Banding together to stop B2H
Aug. 27 is the deadline for contesting Idaho Power’s proposed but unneeded power line through Baker County and Eastern Oregon. For anyone who believes that Idaho Power’s Boardman to Hemingway (B2H) transmission line will provide more benefit than damage, forget it. Baker gets nothing from Idaho Power except giving visitors to the Interpretive Center a commanding view of their powerlines. Idaho Power is polishing up their defense of their 20,000-page application for their permit from the Oregon Department of Energy (ODOE).
However, contrary to their PR about being a down-home honest corporation their track record of misinformation and underhanded dealings remains on course. Here are some — just a few of many — items that Idaho Power is trying to slip by and hide unnoticed in their permit application.
Running 305 miles through Eastern Oregon (Baker County is carrying the most — 71 miles) Idaho Power proposes to weasel out of responsibility for any wildfires they start while building the project, or from downed and broken lines. The burden of containing the fires will be put primarily on local volunteer fire departments. They can ignite fires like the one that burnt up Paradise and kill 80-some people but will not be responsible for it.
Where the powerlines cross private lands, Idaho Power plans to avoid having to provide mitigation for the indirect impacts their use of existing roads — improved roads and ones they create — by just getting the landowners to gate the roads off, meaning access roads used for building and maintaining the powerlines could — and many will — be gated and locked denying public access for hunting or other activities. So much for Idaho Power’s pledge to be a good neighbor.
Road building will be allowed within 25 feet of streams. Which means that the current riparian laws protecting streams and rivers in Oregon are meaningless. We are letting a big out-of-state corporation run roughshod over our laws and regulations that are made to protect both us and our land and rivers.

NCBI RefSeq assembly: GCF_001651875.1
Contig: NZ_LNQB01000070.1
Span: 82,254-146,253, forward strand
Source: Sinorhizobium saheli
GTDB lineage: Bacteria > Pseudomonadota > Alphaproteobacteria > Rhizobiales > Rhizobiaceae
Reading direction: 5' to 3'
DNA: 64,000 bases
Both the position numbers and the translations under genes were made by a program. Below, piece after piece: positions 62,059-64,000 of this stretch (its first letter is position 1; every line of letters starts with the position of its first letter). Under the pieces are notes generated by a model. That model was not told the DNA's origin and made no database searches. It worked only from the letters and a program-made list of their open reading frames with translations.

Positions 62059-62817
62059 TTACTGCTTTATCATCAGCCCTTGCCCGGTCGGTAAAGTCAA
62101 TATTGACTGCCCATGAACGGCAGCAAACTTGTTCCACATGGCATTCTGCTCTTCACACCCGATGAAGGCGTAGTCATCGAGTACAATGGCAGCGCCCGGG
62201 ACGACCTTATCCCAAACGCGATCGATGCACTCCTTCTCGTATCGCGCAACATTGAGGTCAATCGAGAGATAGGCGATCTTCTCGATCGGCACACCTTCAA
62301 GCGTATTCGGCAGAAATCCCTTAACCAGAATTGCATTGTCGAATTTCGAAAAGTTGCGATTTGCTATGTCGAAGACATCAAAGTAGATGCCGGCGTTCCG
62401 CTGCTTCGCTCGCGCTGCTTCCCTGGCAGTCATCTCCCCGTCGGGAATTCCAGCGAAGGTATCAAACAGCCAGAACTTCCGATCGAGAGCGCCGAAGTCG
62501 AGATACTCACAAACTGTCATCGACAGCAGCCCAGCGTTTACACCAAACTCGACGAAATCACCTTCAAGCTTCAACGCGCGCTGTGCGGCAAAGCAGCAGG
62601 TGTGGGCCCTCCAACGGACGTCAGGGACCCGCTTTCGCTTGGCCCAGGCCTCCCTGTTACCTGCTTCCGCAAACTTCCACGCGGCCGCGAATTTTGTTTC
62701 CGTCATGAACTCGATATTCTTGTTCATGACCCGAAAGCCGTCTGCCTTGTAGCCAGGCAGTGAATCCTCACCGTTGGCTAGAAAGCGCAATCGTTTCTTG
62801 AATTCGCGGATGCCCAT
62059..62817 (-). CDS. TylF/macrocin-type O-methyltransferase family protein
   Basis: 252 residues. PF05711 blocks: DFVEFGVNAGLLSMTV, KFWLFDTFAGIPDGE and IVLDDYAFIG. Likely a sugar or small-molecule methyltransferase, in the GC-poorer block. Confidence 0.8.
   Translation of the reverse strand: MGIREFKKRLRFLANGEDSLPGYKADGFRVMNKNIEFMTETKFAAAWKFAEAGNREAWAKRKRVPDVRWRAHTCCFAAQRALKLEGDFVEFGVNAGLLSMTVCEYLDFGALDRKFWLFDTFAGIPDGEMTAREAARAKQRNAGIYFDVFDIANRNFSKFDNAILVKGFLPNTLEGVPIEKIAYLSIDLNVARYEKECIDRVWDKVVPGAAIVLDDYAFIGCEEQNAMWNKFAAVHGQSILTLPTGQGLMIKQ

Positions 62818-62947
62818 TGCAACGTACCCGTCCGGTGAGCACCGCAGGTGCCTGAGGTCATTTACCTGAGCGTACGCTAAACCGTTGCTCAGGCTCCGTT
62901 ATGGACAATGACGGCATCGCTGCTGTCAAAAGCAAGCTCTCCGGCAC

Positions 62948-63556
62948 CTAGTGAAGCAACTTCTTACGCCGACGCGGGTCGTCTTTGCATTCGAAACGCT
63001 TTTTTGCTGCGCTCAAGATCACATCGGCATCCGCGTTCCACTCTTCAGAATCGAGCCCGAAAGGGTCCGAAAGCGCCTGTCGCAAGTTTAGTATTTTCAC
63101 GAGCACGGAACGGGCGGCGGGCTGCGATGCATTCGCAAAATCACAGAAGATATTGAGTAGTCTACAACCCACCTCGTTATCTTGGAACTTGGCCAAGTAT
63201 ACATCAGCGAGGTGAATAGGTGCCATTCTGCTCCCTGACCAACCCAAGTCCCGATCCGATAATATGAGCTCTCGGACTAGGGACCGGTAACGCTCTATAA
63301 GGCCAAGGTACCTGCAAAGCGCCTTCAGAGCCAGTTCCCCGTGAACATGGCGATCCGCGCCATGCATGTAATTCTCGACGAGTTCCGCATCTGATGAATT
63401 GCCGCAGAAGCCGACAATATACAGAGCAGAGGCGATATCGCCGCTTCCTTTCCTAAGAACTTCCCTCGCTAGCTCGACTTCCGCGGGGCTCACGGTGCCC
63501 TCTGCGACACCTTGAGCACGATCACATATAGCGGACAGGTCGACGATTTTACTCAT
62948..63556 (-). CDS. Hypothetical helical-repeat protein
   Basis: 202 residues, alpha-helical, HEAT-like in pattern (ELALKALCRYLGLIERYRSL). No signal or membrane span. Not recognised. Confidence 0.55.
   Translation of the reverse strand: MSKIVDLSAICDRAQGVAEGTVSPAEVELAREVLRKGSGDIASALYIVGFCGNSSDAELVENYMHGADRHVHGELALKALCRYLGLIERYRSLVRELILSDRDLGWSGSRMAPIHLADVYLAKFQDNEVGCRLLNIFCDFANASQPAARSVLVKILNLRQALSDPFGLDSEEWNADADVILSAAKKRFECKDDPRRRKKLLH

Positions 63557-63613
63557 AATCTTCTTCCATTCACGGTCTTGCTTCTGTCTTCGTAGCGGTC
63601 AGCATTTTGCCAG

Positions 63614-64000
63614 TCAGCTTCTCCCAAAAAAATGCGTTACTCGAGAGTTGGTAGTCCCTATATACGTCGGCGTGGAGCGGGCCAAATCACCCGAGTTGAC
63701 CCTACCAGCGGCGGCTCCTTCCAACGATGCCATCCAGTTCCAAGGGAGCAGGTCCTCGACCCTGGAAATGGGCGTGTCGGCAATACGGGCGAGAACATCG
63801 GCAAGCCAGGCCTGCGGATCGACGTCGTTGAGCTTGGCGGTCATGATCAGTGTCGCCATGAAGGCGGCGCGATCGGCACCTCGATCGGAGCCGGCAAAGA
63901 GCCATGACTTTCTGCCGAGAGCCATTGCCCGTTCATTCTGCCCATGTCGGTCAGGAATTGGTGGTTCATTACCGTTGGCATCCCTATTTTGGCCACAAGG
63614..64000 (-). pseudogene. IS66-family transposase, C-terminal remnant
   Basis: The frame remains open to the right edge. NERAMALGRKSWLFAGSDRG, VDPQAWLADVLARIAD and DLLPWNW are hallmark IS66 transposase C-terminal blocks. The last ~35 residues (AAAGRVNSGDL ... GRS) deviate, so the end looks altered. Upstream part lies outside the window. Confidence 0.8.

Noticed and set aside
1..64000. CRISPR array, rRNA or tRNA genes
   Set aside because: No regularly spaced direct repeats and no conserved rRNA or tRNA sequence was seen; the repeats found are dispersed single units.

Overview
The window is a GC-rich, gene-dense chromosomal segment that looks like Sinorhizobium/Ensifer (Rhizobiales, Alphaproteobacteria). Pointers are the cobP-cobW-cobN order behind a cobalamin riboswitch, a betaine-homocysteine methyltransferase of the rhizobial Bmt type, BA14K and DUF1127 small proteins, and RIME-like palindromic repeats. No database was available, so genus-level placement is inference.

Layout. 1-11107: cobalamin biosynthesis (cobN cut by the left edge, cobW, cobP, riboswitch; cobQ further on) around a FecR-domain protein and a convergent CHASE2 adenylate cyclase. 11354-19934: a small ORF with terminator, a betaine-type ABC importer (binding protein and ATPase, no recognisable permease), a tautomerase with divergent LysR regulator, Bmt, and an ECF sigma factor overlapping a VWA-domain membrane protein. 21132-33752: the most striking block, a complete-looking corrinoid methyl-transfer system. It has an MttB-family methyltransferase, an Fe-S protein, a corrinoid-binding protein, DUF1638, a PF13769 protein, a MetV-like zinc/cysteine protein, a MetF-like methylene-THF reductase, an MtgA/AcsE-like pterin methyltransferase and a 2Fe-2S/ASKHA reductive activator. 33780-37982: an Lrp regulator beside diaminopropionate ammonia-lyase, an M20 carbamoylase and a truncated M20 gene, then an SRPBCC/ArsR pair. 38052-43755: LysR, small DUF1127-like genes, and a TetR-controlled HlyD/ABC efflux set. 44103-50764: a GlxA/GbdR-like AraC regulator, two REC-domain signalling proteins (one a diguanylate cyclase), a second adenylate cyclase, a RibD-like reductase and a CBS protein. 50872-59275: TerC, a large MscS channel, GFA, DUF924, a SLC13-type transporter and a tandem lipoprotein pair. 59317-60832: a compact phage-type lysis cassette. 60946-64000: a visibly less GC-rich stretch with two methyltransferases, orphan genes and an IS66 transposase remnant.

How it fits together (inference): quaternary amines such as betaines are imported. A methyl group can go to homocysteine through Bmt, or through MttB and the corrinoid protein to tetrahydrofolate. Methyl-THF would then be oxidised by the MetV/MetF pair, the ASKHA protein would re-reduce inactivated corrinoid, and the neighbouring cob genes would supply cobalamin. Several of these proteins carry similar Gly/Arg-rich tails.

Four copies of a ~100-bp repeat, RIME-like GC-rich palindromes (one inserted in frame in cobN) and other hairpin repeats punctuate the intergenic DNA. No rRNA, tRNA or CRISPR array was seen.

That our own state Department of Energy plans to allow Idaho Power’s powerline to exceed the World Health Organization’s recommended noise decibel level and give Idaho Power a blanket exemption from the DEQ noise rules because the B2H cannot comply with our Oregon State standards. Smell of back-room dealings?
And, a real doozy: ODOE requires a bond to restore the land in case Idaho Power wishes to quit the project or they go bankrupt. ODOE decided that a bond amount of $1 will be sufficient for the first 50 years. A dollar? What the heck is the purpose of a bond if it doesn’t protect the citizens it is there for? Who is ODOE working for?
This is just the tip of the iceberg. Already what other nefarious underhanded surprises and stop-at-nothing tactics Idaho Power has also hidden is anyone’s guess. ODOE can’t tell us because it doesn’t appear they have perused it or plan to. Unfortunately, public input for this near-final round is closed except for those who testified (at the hearings) last summer — and our public representatives. In Baker we are blessed to have the Batman/Robin team of Baker County Commissioner Mark Bennett and Baker County Planning Director Holly Kerns who have fought this project from the beginning. But these are two Davids fighting an entire stable of corporate law-trained Goliaths. Where are the rest of our representatives to stop this debacle? Don’t let Idaho Power ruin our county — or eastern Oregon. Government agencies such as ODOE are there to protect the public, not to help out-of-state for-profit corporations to invade and erode the standards of our rural endangered lifestyle. It’s way overdue for other representatives to kick in for what they were elected and/or hired to do: Represent the people. Stop B2H.
Whit Deschner lives in Baker City.